How can I become a singer?
I want to become a back-up singer. Where do i start?
- RJLv 75 years agoFavorite Answer
Becoming a backup studio singer requires specialized musical skills, marketing prowess and a professional attitude. Also called a "session vocalist" -- hired on a single session or project basis by recording studios, broadcast stations, record producers, recording artists or songwriters -- you will add harmony and accent vocals to songs, jingles, film and television background music. Acquiring vocal sessions as a newcomer may take time and considerable effort, but obtaining additional singing jobs will become easier as your reputation and resume grows.
Obtain vocal training through a qualified vocal coach. While you may possess a great natural voice, there are professional singing techniques and exercises that every singer must know and practice. In addition to singing skills, a vocal coach will teach the importance of healthy physical, psychological and dietary practices that affect vocal health. Because most vocal coaches are trained professionals with music business experience, your coach may also provide advice, contacts and referrals to help jump-start your career.
Learn formal music theory, history, music sight reading and ear training by attending workshops, reading books or enrolling in a formal music education course. Session vocalists are generally granted a small block of studio time in which to sing and may not be informed of the session type or musical expectations before arrival. Some sessions are informal and allow singers to perform their parts "by ear." Others are formal and will expect you to sing from a written musical chart, understand musical terminology and stylistic references.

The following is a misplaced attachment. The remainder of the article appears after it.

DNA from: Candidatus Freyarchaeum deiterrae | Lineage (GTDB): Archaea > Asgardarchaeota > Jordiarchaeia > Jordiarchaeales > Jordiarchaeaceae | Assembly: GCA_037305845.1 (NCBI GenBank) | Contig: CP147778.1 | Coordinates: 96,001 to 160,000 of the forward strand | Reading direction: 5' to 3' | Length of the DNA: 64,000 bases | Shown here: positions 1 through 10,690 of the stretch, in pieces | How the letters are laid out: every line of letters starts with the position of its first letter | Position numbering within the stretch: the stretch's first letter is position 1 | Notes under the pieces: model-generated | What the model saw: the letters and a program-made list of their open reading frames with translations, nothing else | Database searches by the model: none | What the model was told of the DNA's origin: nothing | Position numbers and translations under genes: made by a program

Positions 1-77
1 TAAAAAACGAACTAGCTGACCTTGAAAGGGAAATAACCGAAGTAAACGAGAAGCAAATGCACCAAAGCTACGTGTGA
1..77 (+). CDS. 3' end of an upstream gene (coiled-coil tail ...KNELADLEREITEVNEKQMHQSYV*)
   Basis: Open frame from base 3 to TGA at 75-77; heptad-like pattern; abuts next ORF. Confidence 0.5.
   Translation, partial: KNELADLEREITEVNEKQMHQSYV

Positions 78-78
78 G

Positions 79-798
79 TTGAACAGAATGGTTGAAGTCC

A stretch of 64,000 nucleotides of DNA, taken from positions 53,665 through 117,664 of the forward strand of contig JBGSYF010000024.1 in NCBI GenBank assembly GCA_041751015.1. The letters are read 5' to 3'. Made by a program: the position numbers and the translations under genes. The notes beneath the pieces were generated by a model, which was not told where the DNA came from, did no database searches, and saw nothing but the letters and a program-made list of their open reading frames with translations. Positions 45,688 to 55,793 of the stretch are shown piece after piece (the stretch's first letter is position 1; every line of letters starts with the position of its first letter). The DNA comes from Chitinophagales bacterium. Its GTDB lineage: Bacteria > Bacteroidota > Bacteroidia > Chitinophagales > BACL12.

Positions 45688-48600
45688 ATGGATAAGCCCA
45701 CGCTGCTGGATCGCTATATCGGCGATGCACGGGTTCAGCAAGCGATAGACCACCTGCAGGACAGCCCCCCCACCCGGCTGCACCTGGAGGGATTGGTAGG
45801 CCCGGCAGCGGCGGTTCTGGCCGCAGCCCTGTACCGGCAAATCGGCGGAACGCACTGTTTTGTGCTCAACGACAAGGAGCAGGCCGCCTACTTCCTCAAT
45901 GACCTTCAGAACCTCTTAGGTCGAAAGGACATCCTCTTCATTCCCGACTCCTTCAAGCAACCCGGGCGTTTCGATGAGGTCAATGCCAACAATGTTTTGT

Prepare a professionally recorded demo of your voice. You may book time at a recording studio and hire musicians, but purchasing simple home recording software, a recording microphone and a few karaoke tracks is an inexpensive and flexible option. Record different styles of music suited to your voice and prepare a compilation of several songs 30 to 60 seconds in length in CD, .mp3 and .wav formats. Because your demo will showcase your voice, avoid the inclusion of musical interludes in the demo.
Procure marketing materials in physical and digital formats. A website with information and links to your .mp3 recordings is necessary, but you will also need a physical promotional kit with a business card, resume, CD, letterhead and matching envelopes. Hiring a professional designer and printer will yield a higher quality product to reflect a professional image -- but if your budget is tight, you can design your site and produce printed materials yourself. Create a profile with online singer and musician directories -- singerdirectory.com, demosinger.com and many others -- to get your name in front of prospects.
Prepare a list of employers and make contact. Numerous online sources exist with listings of producers, songwriters, studios, radio and television stations and other prospects. Unsolicited mailings are generally ignored in the music business, so make phone calls and send emails asking permission to send promo kits. Attend local music shows and festivals where you can network with band members and sound and lighting technicians.